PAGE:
By David Hammond
At an event in early December sponsored by Balvenie Rare Craft Collection, Anthony Bourdain (who curates the collection) and I sat down to talk. He is a very smart and articulate man. Turns out, he also has a good heart and, as you know, a colorful vocabulary.
You have a young daughter, still in single digits. How are you—or are you—educating her about food?
I think it’s imperative to not educate my daughter about food. I think to try to raise a foodie is obnoxious and weird and counterproductive. My wife’s Italian from Lombardy; I’m from where I am. The food my daughter saw her parents eating was interesting and she made her own decisions from there. I was always happy to give her pasta with butter and grilled cheese if that’s what she asked for, and I’m not going to say, “C’mon honey, try this sushi.” I found that by not ever pushing food on her and letting her make her own decisions that I can turn around, and there she is eating raw oysters at age three. The other day she crawls into bed with a sandwich she made herself of like sliced supermarket white bread, leftover crème fraîche and Osetra caviar from Thanksgiving. Now, I would never try to get an eight-year-old to try to appreciate caviar; that’s just sick and annoying. But I have to say, I was pretty happy seeing her eating it. The fact is, she will come to it herself; she eats without fear or prejudice. If you tell her “Bunnies are cute, but they’re also delicious,” this is something she understood from the time she was an infant. My wife brings home Italian baby food with rabbit and horse, so when my kid asks “Can I have a pony, daddy,” I can give her a jar of that and say “Here’s your fucking pony, right here. It’s delicious.”
You have a job most food writers would kill for, but I’m wondering if there’s a downside, if any, to accepting all that adoration and traveling so much?
I miss my family, sometimes; it’s a weird life. I spend a lot of time in really nice hotel rooms, looking at fantastic vistas, absolutely alone. But I spent thirty years standing on my feet dunking French fries, cleaning squid in a hot, airless kitchen, without health insurance or any kind of financial stability at all, so… I’m pretty happy. It turned out okay.
When you’re in Chicago, where do you go to eat?
I love the Girl and the Goat; all of Stephanie’s places are great, any good Italian beef, I’m partial to Johnnie’s. Avec is terrific, Publican. At first, I did not like Alinea; I know Grant, but I did not enjoy Alinea. My wife flew out alone to eat at Alinea, saying “Man, you were really a dick about Alinea; I am going to fly out there and eat at Alinea.” She loved it. She thought it was absolutely fantastic.
I know you’re not an evangelist, but do you have a message that you hope is being communicated in your work?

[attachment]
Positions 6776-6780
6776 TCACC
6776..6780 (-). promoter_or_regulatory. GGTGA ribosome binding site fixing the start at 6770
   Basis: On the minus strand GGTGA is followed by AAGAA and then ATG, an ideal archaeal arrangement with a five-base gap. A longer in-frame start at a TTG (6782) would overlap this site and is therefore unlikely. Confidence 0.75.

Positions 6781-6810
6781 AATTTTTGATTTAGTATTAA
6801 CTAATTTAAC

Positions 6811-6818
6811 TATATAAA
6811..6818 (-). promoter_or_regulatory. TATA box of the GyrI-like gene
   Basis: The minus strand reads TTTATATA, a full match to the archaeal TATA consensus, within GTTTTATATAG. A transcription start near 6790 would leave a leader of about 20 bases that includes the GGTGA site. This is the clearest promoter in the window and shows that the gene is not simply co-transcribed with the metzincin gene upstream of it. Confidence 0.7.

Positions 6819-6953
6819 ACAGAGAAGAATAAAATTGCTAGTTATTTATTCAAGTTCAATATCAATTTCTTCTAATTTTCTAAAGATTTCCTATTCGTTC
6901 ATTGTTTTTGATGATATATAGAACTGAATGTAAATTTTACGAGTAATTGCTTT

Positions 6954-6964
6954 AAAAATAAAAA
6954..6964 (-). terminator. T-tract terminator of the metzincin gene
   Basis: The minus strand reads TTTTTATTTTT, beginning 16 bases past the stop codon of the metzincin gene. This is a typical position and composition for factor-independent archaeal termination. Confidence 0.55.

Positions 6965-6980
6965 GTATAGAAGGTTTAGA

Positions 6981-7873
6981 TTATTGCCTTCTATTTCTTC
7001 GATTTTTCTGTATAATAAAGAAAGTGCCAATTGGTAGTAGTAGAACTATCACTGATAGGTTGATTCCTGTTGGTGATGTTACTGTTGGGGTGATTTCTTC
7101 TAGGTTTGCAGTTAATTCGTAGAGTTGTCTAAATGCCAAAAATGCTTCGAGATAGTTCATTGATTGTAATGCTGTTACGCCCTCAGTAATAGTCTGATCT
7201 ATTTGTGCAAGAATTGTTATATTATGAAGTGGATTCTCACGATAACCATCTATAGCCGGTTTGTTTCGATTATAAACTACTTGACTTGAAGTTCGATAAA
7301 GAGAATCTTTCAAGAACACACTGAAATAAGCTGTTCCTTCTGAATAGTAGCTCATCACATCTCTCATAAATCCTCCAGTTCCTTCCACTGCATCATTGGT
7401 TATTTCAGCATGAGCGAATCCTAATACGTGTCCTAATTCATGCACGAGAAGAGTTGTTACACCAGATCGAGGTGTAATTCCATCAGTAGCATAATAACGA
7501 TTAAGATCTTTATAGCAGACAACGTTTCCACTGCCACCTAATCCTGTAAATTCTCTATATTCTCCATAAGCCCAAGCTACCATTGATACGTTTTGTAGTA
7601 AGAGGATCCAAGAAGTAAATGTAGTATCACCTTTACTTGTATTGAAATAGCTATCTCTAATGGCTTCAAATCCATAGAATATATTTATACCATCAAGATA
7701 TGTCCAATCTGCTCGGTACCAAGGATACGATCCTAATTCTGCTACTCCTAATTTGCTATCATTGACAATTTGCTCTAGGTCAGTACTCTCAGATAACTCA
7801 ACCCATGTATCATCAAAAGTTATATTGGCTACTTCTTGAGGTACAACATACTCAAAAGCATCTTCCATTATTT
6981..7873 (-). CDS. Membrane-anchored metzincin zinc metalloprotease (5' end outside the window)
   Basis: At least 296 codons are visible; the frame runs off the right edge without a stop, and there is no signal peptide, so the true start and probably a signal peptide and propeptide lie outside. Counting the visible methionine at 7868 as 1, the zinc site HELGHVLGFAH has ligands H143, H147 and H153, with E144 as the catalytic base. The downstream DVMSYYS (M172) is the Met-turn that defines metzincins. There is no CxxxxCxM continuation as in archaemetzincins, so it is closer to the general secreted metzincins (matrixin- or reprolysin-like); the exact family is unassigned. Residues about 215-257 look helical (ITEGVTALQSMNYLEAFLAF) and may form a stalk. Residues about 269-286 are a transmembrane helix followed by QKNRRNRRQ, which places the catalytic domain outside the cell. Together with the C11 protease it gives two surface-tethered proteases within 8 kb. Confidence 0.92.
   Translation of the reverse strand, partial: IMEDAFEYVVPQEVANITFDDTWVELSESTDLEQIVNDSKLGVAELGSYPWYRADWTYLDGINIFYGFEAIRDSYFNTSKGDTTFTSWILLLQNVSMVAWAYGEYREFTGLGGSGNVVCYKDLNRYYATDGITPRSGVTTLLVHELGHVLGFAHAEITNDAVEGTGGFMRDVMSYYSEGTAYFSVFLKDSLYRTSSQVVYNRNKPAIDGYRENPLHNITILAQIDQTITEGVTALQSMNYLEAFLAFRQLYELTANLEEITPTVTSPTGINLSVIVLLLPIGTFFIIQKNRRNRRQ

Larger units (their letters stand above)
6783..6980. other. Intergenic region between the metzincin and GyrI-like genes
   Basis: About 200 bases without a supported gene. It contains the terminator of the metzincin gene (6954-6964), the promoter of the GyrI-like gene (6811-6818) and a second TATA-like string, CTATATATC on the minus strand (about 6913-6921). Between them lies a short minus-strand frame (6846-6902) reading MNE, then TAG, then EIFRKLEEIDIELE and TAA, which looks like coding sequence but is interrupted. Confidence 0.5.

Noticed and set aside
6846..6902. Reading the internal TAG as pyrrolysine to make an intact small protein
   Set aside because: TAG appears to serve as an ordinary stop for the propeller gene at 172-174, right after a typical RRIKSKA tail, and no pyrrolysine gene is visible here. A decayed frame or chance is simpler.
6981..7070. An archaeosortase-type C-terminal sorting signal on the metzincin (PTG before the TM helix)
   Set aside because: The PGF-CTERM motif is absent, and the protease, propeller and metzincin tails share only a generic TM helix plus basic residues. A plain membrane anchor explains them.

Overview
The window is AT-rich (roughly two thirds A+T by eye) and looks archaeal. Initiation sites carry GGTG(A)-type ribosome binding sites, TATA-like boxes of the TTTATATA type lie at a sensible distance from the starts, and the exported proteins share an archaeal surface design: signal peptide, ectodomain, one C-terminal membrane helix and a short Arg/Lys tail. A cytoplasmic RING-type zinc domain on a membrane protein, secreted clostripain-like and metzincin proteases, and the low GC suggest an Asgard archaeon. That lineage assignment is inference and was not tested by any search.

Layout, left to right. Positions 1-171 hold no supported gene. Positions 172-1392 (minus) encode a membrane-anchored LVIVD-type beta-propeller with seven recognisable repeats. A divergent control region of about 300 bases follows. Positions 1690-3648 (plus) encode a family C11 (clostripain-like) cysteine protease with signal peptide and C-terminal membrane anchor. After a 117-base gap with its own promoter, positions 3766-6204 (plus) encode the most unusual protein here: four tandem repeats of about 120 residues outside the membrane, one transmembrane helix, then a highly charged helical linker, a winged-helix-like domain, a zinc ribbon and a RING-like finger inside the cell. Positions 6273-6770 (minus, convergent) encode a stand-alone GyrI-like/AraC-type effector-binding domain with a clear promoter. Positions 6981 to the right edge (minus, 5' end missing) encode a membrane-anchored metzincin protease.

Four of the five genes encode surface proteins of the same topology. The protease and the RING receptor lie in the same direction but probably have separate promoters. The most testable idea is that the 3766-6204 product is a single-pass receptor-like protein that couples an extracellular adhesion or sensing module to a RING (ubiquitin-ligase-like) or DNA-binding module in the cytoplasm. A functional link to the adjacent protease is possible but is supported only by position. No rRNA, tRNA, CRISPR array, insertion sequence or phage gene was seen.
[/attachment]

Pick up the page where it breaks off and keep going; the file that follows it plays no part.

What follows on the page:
Maybe particularly in these times, if I can get people to entertain the notion that people and experiences different from ours might be worth looking at. Walking in another person’s shoes might be a good thing. I’m for that. It’s a big world; we live in only part of it, and this is a world filled with awesome, interesting, thrilling things that enrich your own lives. Seeing that, and coming back to your own life having seen how different things are and how similar they are in Cambodia or Liberia, this can only enrich your own experience. When you go home and hug your own child [voice cracks just a little], having seen how other people live, having been the recipient of incredible hospitality, again and again, from people who can little afford it, from cultures very different than yours, often cultures that would be hostile to yours, that’s a deeply gratifying thing.
Isn’t it amazing how the people of Vietnam seem not to hold a grudge? They forgive us.
Oh yeah, and it’s like one Vietnamese person said to me, “That kind of resentment is a luxury we can’t afford. We’ve been fighting for 600 years, but don’t flatter yourself: we’ve always liked you, but before you there were the French, the Japanese, the Chinese, the Cambodians. We’re farmers. Don’t worry about these things. Sit down and eat.” Vietnamese are among the most hospitable and proud people, and Vietnam is now one of the most pro-American places I’ve been.
In your television programs, it’s rare that you talk about the sensory qualities of food. Why is that?
I believe very much in show-don’t-tell. I told you what’s in it, but I’m more interested in who’s making it and why and where does it come from. But to say, “It has slightly mineral-y notes or whatever,” there are other people who do that. They do it well and that’s fine. It just doesn’t interest me. I don’t want people to think I’m a critic, and I don’t enjoy food when I’m thinking about it analytically. I enjoy food when I’m experiencing it emotionally. It takes me out of the moment if I have to think about “what is this like?” It ruins the experience. I want to lose myself in the moment.
Author: David Hammond
Dining and Drinking Editor for Newcity, David also writes a weekly food column for Wednesday Journal in Oak Park and is a frequent contributor of food/drink and travel pieces to the Chicago Tribune, Plate Magazine and other publications. David has also contributed chapters to several books, including “Street Food Around the World,” “Street Food,” and “The Chicago Food Encyclopedia.” Contact: firstname.lastname@example.org